When Jennifer Rappenecker, the regional director for Edward Jones in Hawaii, gave birth to her son two years ago, here’s what the company did. Edward Jones hired an investment representative from Louisiana to come out to Maui and work her client list during her three-month maternity leave. The idea was to create a situation where Rappenecker would not have to worry about losing clients in her absence. The guy from Louisiana wasn’t going to bring her Hawaii clients back home; so she could give her full attention to the first moments of motherhood.

The X Factor

“That was impressive to me,” Rappenecker says.

All the companies on the Best Places to Work lists have the basics down. But we also found that all these companies had something extra special, some guiding light – a leader, a value or a mission – that tied everything together and took them from being good places to work to great places.

Take Edward Jones; No. 1 on the small-company list. It invests thousands of dollars training an investment representative. Then Edward Jones makes sure it treats them like it wants them around for a long time.

At PM Realty, No. 4 on the small-company list, Corrine Hiromoto, a senior property manager, says trust is the hallmark. “People feel they can grow here,” she says. For herself, it meant everything that, when she was managing two small properties downtown, her boss asked her to take on City Financial Tower on Merchant Street. He recognized Hiromoto had bigger aspirations, gave her the support she needed and gave her the chance to get there. “When someone puts their faith in you, you want to make sure you do it,” says Hiromoto.

At Outrigger Hotels, a locally founded, family-owned business, Hawaiian values are part of every aspect of its operations. Perhaps most of all, the value of ohana is reinforced from top to bottom. “People truly respect each other like family here,” says assistant housekeeper Jo-Ann Yonamine. That is never clearer to Yonamine then when she sees the grandchildren of the founders intern at the company. “They do everything. They come to housekeeping and they make beds and clean toilets. Then they don’t go out and eat lunch, they eat lunch with the housekeepers.” Outrigger ranks No. 2 on the large company list.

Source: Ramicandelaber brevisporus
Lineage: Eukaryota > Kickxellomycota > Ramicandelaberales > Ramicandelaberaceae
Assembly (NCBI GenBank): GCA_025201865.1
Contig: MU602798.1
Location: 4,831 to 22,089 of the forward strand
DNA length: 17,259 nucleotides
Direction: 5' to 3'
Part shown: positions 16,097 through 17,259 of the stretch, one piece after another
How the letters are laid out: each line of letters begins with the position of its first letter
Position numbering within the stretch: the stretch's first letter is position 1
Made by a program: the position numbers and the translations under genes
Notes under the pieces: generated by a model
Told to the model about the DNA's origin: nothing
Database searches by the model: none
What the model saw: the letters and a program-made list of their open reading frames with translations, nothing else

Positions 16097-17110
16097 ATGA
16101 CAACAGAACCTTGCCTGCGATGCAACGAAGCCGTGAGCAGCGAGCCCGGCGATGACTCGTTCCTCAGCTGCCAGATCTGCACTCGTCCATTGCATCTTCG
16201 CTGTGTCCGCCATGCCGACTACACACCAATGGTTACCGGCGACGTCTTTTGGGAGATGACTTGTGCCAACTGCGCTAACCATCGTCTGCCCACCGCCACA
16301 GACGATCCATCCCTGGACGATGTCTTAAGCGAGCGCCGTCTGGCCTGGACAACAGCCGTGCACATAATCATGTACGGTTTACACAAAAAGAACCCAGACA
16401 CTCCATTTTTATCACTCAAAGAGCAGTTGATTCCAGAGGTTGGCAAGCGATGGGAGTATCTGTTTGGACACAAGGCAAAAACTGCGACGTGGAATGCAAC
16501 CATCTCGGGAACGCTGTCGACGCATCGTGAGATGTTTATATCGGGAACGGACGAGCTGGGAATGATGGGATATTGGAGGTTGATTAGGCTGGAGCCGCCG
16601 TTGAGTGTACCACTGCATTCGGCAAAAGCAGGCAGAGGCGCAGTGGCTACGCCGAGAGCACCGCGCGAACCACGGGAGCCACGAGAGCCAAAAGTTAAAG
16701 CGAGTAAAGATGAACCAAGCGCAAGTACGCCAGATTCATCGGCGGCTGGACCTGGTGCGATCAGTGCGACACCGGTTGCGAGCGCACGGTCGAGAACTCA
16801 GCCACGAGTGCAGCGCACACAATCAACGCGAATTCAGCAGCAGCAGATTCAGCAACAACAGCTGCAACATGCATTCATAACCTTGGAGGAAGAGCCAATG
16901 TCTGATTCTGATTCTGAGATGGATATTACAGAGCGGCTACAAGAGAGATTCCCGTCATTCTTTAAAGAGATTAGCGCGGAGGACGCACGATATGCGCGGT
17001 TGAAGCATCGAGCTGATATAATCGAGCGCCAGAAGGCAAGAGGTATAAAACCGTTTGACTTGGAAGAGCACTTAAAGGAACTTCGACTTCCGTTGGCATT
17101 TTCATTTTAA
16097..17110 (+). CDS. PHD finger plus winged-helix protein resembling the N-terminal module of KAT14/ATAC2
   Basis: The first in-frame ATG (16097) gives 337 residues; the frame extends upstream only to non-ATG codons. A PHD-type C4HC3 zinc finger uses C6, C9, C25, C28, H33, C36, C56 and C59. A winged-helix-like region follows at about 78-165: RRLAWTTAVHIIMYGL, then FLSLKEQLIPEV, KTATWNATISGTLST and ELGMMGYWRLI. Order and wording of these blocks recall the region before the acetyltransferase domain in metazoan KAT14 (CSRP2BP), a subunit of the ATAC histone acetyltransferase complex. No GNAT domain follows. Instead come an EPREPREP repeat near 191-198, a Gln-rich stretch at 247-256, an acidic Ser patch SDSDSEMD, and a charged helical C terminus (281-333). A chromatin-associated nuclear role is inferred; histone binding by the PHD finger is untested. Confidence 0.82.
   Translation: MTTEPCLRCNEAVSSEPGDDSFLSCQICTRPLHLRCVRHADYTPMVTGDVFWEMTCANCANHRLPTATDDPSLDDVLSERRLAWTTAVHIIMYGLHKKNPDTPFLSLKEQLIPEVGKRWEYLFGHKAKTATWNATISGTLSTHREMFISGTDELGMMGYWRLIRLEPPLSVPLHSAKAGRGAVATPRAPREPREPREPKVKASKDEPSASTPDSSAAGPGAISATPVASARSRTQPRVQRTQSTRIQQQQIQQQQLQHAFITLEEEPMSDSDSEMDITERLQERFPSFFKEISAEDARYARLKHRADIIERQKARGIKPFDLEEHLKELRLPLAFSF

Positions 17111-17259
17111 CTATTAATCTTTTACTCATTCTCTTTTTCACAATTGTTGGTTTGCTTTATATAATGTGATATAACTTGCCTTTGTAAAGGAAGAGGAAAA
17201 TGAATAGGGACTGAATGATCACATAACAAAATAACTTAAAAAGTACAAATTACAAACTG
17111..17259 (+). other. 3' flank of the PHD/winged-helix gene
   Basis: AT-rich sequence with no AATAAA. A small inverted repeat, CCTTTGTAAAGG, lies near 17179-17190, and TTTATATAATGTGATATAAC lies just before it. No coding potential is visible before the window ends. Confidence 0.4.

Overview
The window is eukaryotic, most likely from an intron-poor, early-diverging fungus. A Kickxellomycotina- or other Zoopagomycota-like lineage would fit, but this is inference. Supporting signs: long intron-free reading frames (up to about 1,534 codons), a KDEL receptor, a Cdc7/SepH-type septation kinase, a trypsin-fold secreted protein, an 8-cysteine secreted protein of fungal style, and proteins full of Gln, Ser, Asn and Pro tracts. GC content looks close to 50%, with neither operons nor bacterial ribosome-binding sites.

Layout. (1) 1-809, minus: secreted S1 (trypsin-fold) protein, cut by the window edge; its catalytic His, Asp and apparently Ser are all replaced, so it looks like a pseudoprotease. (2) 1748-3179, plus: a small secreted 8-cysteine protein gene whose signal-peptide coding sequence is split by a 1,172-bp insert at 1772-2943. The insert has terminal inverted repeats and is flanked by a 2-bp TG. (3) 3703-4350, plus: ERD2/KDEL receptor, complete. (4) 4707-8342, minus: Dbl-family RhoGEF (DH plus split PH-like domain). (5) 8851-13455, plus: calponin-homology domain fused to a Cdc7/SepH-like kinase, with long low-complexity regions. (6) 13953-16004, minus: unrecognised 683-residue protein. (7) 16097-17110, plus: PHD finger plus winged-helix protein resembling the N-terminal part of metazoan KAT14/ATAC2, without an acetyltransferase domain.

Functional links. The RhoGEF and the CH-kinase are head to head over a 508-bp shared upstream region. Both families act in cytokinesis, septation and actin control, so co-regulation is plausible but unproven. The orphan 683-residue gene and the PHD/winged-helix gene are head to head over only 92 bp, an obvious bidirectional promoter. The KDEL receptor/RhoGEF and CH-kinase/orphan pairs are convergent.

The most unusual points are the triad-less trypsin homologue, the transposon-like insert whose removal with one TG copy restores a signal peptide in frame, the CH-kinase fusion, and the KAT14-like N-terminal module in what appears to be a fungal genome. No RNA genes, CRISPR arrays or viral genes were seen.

At Na Hoku, president and CEO Ed Sultan, says the jewelry manufacturer and retailer has never embraced any textbook management theories on corporate culture. For years, Sultan’s team had just been making decisions according to what was best for business. Now his team has established a straight-shooting style that permits no sacred cows and does absolutely everything it can to give its people the tools to flourish. His people like it. Na Hoku is No. 3 on the large-company list. “People like to be winners and here they can be,” Sultan says.

At Maryl Group Inc., Mark Richards, who owns the company with his wife, Cheryl, says they worked for years to achieve a corporate culture that invigorated people. They did everything by the book, but something was always missing. Then the Richards had an Aha! moment. They not only had to make a workplace that people loved, they had to hire the kind of people who would flourish in it.

“We don’t even look at the resume until we ascertain that applicant’s value structure. Character is the first gate. Then we look at the experience profile and aspirations,” Richards says. “For a long time, we had it wrong. We were looking for intellect, drive, creativity and all that kind of stuff and we were failing.”

Now the development and construction firm is No. 1 on the large-company list. This past year, Maryl recorded its best year in its history, at $115 million, a 30-percent increase over the prior year, without a sizable increase in staff. “People are working harder, but they don’t get the stress factor, because they enjoy what they do,” Richards says. “It is a wonderful thing to behold.”